I would love to know what others think. Please feel free to respond and share how you have reconciled these conflicting issues. I will open up the comments for others to read.


A Life Alone?

Lonely Man
Lonely Man (Photo credit: svenwerk)

I haven’t written anything for this blog in quite a while. I guess it’s because I needed to take  a vacation from the topic and spend some time focusing on renewing my emotional and spiritual health. Since I started sharing my story, I have received many comments from readers. In the beginning, the comments were positive encouragement to keep writing. The later posts, however, attracted too many negative comments condemning me, calling me an apostate, and telling me I was going to hell because I was attempting to lead others down that fiery path.

Up until I started writing these stories, my friends and family always complained about how little I shared about my own life. They wanted to know more about my interests and if there was anyone special in my life. I always kept pretty quiet because I was afraid to find out how they would react if they found out my dirty secrets. This fear has kept me from developing any deep and lasting friendships. I think I was conditioned to believe that I was meant to suffer my affliction on my own.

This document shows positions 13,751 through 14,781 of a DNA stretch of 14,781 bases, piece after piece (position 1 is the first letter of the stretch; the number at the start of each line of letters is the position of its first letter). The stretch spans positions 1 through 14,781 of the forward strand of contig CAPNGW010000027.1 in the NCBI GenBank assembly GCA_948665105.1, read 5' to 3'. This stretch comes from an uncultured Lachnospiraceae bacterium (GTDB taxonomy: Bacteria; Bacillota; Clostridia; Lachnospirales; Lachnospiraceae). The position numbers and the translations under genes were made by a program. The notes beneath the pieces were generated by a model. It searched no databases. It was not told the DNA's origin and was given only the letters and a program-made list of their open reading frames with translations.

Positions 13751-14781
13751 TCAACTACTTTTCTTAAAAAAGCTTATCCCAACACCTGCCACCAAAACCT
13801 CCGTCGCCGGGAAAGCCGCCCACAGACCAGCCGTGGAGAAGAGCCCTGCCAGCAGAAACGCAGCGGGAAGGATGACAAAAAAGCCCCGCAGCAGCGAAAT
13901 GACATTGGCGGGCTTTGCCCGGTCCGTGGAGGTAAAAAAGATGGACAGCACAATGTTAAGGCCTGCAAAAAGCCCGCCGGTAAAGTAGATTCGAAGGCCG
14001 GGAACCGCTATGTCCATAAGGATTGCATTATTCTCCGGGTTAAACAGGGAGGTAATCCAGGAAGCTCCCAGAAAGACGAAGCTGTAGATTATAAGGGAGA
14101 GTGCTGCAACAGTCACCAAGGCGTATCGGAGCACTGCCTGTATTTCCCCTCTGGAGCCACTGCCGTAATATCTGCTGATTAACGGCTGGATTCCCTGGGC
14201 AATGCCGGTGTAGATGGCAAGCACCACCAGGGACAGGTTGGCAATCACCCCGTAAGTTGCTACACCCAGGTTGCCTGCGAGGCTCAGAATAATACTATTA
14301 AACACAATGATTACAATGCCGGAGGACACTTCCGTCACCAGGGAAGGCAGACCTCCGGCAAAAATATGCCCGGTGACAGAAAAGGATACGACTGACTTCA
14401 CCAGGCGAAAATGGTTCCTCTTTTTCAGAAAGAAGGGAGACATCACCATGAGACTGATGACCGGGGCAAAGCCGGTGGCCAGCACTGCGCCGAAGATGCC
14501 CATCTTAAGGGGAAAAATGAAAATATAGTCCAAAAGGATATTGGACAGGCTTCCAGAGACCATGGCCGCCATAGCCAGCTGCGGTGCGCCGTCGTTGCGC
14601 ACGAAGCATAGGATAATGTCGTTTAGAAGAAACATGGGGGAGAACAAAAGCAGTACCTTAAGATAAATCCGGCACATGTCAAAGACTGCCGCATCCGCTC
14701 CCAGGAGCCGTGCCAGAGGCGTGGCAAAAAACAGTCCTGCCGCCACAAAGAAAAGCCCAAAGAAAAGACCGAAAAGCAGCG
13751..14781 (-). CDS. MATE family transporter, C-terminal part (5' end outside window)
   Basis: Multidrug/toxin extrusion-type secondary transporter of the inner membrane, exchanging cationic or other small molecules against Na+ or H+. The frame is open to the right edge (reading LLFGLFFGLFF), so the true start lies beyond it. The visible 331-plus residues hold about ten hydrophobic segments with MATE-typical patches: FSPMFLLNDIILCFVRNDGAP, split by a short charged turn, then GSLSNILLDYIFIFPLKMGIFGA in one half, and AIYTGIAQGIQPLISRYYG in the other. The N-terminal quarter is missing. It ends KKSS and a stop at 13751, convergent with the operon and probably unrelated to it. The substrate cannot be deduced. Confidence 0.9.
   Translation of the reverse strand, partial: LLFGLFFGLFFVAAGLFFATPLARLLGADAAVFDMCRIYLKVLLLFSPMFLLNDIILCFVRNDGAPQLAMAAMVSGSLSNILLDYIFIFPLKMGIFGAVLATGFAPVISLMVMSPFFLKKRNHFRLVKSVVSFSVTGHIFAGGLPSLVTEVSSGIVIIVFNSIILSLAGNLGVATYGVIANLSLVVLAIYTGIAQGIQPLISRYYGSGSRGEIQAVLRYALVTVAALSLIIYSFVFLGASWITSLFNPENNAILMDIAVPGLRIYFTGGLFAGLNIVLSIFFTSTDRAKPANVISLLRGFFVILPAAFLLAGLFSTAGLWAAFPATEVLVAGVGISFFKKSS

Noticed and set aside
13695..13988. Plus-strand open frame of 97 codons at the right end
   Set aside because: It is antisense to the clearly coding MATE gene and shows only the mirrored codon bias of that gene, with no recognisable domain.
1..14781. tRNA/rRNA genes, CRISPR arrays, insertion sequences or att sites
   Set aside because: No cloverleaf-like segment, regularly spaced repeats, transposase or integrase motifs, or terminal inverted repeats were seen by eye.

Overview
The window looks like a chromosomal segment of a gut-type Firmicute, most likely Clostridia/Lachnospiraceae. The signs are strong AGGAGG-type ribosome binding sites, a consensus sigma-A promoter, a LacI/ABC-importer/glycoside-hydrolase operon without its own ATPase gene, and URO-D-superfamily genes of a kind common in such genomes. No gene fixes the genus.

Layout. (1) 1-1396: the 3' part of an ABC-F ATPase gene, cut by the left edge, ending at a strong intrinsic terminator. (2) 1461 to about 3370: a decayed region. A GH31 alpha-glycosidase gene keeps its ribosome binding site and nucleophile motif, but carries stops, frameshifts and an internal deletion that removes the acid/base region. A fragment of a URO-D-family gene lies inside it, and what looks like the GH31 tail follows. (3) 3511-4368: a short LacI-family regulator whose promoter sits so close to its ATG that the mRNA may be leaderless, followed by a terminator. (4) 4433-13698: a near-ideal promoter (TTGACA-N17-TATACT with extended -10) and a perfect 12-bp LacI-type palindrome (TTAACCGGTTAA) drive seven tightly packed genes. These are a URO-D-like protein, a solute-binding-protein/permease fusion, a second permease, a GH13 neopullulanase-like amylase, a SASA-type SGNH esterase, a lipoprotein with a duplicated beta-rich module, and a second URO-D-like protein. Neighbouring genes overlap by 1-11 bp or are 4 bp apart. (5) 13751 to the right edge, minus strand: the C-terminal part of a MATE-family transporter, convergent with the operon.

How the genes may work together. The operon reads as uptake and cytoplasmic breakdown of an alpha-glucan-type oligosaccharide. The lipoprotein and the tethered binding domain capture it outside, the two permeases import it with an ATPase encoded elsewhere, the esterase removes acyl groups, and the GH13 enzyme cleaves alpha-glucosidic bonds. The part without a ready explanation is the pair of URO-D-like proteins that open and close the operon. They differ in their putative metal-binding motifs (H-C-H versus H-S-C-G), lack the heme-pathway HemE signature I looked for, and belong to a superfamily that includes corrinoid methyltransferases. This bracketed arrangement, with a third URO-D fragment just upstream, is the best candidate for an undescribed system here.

I know I am not alone, and there are many members of the church who have suffered the same isolation and loneliness. Unfortunately, we have been conditioned to suffer in silence, and we are made to believe we are broken. If we seek out others who can empathize, we run the risk of falling prey to the false doctrines of men. The sad truth is the church doesn’t have any real solutions or support groups set up for us, so if we want to remain faithful members, we are pretty much on our own.

When we become honest about who we are, we are then judged on a different level of expectations than any other member of the church. If you don’t think we are judged harshly, just browse the readers’ comments on any Deseret News article about homosexual issues. We haven’t prayed hard enough. We suddenly become a threat to the children and youth of the church. We become the weird guy who doesn’t talk with anyone and sits alone in the back of the chapel.

We are looked at as less faithful than the rest of the congregation. We aren’t invited to talk or pray, and our neighbors now avoid us before and after the meetings. Countless personal prayers have been said to lift this burden that we carry, but too often we don’t realize that the only way the burden will be lifted is when we share who we are with others. We need that support group that doesn’t officially exist in the formal LDS organization, so many of us still live solitary, lonely lives.

Letting others know—especially those faithful LDS family and ward members—about our homosexuality is a horrible demon to face alone. We run the risk of losing the most important people in our lives. Personally, I have lost contact with my dearest friends because they can’t deal with my honesty. Forget that I have done my best to live true to those same principals I have been taught my entire life, I am now a sinner because I am attracted to other men. Once we experience the rejection, who do we have to lift us up?